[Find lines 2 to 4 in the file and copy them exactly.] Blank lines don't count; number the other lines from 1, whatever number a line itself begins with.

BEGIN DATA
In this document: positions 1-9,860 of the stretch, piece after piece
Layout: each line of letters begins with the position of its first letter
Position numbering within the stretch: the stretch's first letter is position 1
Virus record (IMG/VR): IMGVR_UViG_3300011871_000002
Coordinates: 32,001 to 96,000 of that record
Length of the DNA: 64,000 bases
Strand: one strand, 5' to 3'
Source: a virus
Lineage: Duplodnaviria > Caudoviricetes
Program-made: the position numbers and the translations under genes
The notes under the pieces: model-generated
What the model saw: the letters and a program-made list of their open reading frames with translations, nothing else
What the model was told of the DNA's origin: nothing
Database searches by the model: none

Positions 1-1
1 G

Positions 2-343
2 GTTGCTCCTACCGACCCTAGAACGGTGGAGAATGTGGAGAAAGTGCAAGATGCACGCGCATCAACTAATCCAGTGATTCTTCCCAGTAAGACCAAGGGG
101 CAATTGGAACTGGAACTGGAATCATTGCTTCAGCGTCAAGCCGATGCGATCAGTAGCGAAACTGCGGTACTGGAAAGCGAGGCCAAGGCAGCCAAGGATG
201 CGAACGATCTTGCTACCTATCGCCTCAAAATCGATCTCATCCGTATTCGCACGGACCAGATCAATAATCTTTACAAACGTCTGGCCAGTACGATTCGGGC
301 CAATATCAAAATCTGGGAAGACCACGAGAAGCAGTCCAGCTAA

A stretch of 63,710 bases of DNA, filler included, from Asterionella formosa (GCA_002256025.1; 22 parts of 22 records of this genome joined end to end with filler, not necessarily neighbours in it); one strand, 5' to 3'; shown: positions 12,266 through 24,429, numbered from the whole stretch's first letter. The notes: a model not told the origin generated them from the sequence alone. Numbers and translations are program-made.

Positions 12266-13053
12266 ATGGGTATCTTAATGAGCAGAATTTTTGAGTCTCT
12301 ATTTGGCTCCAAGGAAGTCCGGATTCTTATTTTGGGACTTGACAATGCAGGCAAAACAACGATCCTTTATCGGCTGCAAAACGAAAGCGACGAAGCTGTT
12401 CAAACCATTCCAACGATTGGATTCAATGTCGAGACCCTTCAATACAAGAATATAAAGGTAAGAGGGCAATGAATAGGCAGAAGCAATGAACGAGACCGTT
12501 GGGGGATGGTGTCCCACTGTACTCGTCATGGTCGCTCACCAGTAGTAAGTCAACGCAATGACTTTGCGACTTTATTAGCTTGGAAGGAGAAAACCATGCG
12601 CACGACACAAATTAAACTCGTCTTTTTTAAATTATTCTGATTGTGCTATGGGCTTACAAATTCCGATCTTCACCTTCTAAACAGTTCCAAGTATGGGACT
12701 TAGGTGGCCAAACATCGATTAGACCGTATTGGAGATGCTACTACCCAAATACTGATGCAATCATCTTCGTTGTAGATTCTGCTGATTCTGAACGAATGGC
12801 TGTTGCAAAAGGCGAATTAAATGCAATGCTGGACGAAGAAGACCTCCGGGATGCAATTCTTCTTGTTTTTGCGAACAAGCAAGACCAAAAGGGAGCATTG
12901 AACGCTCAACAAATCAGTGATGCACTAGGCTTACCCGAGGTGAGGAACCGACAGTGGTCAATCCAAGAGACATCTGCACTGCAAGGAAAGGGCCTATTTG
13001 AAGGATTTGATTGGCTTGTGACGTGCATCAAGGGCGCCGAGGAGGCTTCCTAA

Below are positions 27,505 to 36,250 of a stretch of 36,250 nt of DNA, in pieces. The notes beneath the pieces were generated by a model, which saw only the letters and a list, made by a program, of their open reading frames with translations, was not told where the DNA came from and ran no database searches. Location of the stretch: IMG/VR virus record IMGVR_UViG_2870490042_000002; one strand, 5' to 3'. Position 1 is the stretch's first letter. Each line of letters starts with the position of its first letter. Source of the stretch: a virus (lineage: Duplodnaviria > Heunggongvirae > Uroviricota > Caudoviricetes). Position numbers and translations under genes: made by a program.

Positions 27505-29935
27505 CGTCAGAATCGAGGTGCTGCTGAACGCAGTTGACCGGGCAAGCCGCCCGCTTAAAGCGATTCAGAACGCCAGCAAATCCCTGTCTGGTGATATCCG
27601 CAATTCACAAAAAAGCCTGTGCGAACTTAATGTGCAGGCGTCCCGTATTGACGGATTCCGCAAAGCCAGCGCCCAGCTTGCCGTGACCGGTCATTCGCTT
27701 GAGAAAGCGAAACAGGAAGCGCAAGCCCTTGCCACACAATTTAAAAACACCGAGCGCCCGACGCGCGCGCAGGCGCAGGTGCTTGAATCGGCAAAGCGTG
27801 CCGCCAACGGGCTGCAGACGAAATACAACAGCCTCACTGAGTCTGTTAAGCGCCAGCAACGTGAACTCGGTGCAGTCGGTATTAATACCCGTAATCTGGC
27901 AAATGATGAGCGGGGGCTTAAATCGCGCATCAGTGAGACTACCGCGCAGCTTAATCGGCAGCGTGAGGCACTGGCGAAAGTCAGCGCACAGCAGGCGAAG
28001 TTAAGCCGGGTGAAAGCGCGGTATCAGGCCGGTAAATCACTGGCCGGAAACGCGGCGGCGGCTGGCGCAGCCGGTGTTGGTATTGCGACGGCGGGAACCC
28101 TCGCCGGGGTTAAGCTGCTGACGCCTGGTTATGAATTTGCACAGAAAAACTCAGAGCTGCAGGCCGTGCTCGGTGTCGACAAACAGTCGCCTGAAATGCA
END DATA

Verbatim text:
Layout: each line of letters begins with the position of its first letter
Position numbering within the stretch: the stretch's first letter is position 1
Virus record (IMG/VR): IMGVR_UViG_3300011871_000002